Wednesday, 3 April 2013

Emmaus Valley

“Father, is it possible that God stops loving us?” Roger asked Father Ignatius.

The priest stopped what he was doing and asked, “What brought this on? It’s rather a strange question to ask.”

“Well Father,” continued Roger, “We’re told that God loves all of us. But is it possible that sometimes He turns His attention to someone else, and we’re not in His good books, or in His priorities anymore?”

“Feeling neglected are we … is that the problem?”

“No Father … it’s that … I don’t know … I seem to be down in the valley at this moment in time. Sometimes I’m right up there and I feel great and all is well … and then at times I feel really down and things aren’t going so well …”

“Aha … I see …” exclaimed the priest, “remember, that in order to be up there, as you put it, we must start from a low point.

“There are times when our Faith is really strong and we feel at one with God … and then at times, we begin to wobble and wonder and doubt …

“It’s usually when things aren’t going so well in our lives. Is that what is happening to you?”

Roger hesitated. “Perhaps … yes, I feel a bit fearful about life in general … will I still have my job this time next year, with the financial situation being what it is? How will I cope at my age? Would I get another job … you know the sort of worries we all have …”

Father Ignatius remained silent for a while, allowing Roger to think about what he had just said. Then he asked:

“I was reading Luke Chapter 24 Verse 13 onwards this morning. Do you know what it is about?”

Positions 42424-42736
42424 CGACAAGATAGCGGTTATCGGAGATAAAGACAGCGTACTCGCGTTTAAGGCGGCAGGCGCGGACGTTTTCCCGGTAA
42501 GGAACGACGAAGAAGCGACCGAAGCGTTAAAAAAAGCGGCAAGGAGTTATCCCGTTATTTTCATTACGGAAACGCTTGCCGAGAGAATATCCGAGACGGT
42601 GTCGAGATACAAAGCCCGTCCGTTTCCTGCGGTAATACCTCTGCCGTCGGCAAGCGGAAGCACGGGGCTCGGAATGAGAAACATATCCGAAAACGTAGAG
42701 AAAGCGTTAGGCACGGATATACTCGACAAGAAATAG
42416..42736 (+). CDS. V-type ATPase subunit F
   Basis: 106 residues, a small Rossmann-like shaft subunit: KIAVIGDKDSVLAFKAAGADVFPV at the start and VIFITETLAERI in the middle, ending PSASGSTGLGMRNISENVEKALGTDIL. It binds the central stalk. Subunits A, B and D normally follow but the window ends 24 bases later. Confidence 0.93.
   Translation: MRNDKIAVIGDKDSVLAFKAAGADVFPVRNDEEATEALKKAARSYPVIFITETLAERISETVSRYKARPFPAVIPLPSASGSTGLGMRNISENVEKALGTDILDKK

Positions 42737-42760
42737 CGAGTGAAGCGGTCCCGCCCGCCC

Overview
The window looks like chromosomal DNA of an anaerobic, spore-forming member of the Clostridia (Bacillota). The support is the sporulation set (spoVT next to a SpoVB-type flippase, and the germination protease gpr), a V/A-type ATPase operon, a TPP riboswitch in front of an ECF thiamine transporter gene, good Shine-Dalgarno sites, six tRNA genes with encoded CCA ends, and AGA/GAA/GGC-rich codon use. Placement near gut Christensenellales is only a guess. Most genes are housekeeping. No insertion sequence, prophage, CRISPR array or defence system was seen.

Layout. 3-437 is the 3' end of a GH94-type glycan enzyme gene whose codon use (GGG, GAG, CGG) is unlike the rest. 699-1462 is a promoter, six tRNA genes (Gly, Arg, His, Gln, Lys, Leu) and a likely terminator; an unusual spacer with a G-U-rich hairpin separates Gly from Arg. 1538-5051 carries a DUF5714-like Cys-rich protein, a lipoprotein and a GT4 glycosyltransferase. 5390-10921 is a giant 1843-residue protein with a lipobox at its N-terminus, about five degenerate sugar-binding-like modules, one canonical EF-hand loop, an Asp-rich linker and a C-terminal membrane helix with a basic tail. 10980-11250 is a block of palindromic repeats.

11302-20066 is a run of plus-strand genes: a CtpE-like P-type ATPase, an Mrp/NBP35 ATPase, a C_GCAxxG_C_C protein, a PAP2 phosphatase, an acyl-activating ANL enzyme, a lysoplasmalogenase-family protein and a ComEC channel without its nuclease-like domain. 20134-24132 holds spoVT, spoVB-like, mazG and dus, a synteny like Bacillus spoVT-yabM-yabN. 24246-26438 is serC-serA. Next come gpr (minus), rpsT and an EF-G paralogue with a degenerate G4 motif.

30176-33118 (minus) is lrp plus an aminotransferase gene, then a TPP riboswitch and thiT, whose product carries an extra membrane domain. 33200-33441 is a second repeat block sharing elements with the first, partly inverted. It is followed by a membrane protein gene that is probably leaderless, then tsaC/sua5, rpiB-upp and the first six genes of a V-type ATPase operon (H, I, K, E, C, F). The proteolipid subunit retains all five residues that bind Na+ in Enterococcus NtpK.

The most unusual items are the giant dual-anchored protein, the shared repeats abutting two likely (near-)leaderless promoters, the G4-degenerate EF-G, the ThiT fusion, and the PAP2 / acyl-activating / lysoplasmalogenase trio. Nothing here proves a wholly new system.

Roger shook his head.

“It’s an unfair question I suppose … to expect you to know chapter and verse by heart … not even a priest can do that!” exclaimed Father Ignatius.

Roger smiled.

“Just after Christ’s Resurrection, two of His followers were going to Emmaus,” said Father Ignatius.

“They were totally distraught about Jesus’ death, and even though they had heard news that His tomb is empty and that Christ is alive, they were still down-hearted and confused.

“Jesus appeared to them on the way. They did not recognize Him. They spoke with Him and told Him their news. They said that their Lord and leader had been crucified, and there were rumors going around that He was raised from the dead and He was alive again.

“Jesus did not tell them who He was but explained to them the prophets’ predictions about Him. He walked with them all the way to Emmaus, but still they did not recognize Him. It wasn’t until He broke and blessed the bread that they recognized Him.”

The priest paused again for a while; and then he went on.

“Why? I ask myself.

“Why did they not recognize Him when they first saw Him, or when He took the time to explain to them the writings of the prophets?

“Could it be that their minds were more pre-occupied with their own problems and their dilemma rather than listening to Him?

“You can just imagine how their mind worked and how concerned they were about their predicament.

“Their leader is dead. What are they to do now? Is it all over? Every thing He said and taught comes to nothing? And what of the future? What are His followers to do now?

“Can you see how their mind was working Roger?”

“Yes … I suppose they were frightened about their future,” said Roger.

“Just like you …” said Father Ignatius with a gentle smile.

“We are all just the same as those two disciples at times …

“Sudden events may affect our lives and turn it upside down. Events perhaps of our own making sometimes … or events that we did not contribute to, but they affect us all the same.

“And we panic. We fear the future, we fear matters getting out of our control and we turn our attention to our problems and our dilemma. Just like those two on the way to Emmaus.

“And from being on a high up there with our Lord, we’re suddenly plunged into the valley you find yourself in right now.